Notes On A Flatbread: Act Two
I’m fighting the urge to flog myself over this recipe, maybe get myself to the nearest confessional and beg forgiveness for failing Dan again … particularly after seeing that most people are producing cookery book perfect focaccia. Mine looks lovely and golden, and yes it did have crunchy crust that I could only dream of prior to this, but all that said … what I have is a very photogenic creation that gave me a whopping case of indigestion because it was too rich from the olive oil. Dan’s fault? Certainly not. It’s my fault entirely.
How much olive oil qualifies under the term “generous” — a tablespoon, 100ml, a supertanker full? Obviously not as much as I used. My focaccia had a hint of roadside-café fried bread about it because it sizzled away in the oven awash with olive oil. I see that Carl Legge used water for stretching and folding, and parchment paper during baking. Another challenger mentioned she might use flour instead of oil during the stretching and folding process because she interpreted ‘generous’ too generously also.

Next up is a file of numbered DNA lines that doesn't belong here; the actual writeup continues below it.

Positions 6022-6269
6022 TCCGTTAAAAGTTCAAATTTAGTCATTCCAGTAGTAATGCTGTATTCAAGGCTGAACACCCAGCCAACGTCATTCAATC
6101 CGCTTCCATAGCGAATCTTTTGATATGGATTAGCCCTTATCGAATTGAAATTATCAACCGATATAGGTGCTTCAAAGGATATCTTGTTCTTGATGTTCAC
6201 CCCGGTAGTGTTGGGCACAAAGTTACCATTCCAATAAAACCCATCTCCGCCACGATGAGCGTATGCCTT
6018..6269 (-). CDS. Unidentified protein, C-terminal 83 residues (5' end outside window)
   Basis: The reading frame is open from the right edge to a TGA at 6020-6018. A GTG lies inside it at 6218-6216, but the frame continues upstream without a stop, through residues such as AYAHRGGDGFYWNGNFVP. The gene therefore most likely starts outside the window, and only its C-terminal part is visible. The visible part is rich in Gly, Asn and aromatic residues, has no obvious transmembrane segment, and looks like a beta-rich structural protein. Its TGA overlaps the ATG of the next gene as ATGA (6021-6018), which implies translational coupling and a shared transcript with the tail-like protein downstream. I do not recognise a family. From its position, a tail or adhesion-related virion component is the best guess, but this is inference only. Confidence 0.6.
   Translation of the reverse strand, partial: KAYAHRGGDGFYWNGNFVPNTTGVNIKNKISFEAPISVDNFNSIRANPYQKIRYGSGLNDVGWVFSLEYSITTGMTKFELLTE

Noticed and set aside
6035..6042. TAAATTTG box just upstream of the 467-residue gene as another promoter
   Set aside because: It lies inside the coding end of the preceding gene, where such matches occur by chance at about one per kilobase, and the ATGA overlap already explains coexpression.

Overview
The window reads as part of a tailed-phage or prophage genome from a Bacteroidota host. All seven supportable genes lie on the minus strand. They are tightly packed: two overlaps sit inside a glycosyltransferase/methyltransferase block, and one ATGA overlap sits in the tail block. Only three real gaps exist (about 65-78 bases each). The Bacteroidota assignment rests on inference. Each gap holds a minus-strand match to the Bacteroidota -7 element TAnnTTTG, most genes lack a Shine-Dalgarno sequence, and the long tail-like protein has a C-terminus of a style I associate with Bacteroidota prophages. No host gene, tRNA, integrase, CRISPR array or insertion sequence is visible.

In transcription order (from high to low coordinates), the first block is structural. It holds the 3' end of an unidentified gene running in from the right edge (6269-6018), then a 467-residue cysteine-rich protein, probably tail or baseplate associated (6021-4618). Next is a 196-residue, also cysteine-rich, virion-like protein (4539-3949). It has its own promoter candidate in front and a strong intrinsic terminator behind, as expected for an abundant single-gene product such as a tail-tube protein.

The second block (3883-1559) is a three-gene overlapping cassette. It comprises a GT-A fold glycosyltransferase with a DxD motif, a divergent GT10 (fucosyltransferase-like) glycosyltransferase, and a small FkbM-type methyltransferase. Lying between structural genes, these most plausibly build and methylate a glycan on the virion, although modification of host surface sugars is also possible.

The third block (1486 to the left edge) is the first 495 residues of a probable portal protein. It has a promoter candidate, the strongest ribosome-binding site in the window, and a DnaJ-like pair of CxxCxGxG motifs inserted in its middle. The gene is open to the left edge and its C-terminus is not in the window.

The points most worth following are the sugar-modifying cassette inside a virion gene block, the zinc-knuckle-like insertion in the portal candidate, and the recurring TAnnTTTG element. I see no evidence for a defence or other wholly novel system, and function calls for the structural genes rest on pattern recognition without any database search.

Unlike my first attempt, several things did go better. I adjusted the amount of water to correspond with Dan’s recipe in the Guardian rather than “Short and Sweet” because the hydration rate in the book is 56% as opposed to 68% in the Guardian article. This, in my opinion, explains the pillow-flatbread result from my first attempt. I must say that the 56% hydration recipe produced a darned tasty loaf of bread though – it just wasn’t flatbread.
I’m going to give this recipe one more try this week, and if it still makes me look like a monkey in the kitchen, I shall shout to the heavens “croutons!”
After second rise. Even at this point, there was too much olive oil.
This time I pushed my fingers all the way to the base of the pan and then tugged the dough toward me to make large holes that would rise into dimples.
A picture pretty much says it all. The crumb was not worth writing home about, that’s for sure.